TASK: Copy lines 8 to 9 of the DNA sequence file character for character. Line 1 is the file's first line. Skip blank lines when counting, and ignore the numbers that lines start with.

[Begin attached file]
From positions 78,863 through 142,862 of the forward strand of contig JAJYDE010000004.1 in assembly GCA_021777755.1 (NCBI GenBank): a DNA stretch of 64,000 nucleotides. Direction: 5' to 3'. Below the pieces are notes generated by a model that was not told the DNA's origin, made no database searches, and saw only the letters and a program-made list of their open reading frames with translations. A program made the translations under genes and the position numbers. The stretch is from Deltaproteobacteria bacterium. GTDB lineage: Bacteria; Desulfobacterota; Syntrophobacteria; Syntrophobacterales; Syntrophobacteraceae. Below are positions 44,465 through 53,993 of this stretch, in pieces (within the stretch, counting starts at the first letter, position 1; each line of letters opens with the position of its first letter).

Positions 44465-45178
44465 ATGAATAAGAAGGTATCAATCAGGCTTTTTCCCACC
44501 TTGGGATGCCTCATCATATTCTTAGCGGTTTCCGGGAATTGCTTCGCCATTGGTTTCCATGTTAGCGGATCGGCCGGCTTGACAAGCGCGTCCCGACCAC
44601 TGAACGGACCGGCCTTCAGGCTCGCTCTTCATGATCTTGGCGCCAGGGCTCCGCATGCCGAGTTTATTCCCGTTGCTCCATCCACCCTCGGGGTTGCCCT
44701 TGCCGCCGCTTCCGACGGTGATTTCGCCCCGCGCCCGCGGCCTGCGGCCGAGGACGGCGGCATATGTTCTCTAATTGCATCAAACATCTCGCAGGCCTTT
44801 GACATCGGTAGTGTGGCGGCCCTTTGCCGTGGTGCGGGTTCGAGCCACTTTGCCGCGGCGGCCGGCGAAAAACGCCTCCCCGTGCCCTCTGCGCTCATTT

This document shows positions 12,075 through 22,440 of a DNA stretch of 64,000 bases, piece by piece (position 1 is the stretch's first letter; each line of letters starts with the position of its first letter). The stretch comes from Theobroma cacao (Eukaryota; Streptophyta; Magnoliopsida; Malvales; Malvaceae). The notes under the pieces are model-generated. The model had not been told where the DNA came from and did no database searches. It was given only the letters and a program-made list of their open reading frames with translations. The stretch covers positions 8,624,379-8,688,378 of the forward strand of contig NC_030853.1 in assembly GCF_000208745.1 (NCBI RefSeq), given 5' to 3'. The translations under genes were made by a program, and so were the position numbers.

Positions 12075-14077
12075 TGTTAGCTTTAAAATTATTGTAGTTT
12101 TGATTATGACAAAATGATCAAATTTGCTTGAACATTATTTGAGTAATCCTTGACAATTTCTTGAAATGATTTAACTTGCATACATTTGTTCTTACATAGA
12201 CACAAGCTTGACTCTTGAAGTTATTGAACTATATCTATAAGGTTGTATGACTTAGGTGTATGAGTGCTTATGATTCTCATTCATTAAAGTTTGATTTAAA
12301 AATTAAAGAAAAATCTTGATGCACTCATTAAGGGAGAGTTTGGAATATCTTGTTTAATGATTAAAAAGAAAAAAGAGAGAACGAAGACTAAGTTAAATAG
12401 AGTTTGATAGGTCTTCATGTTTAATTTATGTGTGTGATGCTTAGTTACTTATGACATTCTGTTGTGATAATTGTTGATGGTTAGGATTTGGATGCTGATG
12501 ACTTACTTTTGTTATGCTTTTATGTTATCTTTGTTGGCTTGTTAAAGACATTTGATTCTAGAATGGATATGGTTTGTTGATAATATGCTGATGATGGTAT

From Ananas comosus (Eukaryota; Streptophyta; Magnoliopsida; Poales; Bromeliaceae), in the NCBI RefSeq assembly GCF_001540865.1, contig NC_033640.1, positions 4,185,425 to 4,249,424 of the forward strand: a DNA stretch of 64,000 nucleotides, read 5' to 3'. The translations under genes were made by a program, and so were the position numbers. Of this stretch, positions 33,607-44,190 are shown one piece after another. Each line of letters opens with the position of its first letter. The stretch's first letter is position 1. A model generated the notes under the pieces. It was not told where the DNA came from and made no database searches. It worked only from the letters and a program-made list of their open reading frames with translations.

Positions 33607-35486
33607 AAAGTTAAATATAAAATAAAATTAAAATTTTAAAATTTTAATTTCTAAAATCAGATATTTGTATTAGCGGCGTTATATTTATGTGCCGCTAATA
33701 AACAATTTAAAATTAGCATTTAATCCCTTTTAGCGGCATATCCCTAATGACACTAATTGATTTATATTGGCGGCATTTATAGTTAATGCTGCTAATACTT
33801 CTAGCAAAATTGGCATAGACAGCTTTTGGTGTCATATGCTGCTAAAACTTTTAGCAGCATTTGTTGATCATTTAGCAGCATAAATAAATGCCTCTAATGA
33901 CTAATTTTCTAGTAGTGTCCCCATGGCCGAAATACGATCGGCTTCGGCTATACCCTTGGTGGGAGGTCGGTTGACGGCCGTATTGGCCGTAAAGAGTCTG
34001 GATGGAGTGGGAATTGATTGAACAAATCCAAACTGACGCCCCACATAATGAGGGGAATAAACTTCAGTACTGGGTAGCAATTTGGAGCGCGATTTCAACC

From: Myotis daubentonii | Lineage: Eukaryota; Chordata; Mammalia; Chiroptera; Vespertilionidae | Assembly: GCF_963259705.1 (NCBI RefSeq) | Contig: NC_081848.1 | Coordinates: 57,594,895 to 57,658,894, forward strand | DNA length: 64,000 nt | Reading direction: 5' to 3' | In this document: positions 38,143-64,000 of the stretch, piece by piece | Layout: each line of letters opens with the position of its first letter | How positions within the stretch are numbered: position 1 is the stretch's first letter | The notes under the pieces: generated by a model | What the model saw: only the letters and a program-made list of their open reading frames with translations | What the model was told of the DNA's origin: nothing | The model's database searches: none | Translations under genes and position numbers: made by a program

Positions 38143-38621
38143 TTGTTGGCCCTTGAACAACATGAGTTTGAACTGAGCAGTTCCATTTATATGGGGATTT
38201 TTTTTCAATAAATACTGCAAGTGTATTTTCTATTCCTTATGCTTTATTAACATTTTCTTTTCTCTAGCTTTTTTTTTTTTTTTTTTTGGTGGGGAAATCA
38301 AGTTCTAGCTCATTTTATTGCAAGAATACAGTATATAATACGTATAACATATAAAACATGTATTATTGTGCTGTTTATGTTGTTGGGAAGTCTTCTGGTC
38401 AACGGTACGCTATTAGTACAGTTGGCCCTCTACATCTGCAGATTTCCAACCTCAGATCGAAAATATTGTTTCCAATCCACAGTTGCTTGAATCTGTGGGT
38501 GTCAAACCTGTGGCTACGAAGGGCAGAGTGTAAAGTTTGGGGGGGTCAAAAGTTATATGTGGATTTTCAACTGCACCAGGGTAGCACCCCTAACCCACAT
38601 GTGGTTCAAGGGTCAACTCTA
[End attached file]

This document shows positions 12,075 through 22,440 of a DNA stretch of 64,000 bases, piece by piece (position 1 is the stretch's first letter; each line of letters starts with the position of its first letter). The stretch comes from Theobroma cacao (Eukaryota; Streptophyta; Magnoliopsida; Malvales; Malvaceae). The notes under the pieces are model-generated. The model had not been told where the DNA came from and did no database searches. It was given only the letters and a program-made list of their open reading frames with translations. The stretch covers positions 8,624,379-8,688,378 of the forward strand of contig NC_030853.1 in assembly GCF_000208745.1 (NCBI RefSeq), given 5' to 3'. The translations under genes were made by a program, and so were the position numbers.

Positions 12075-14077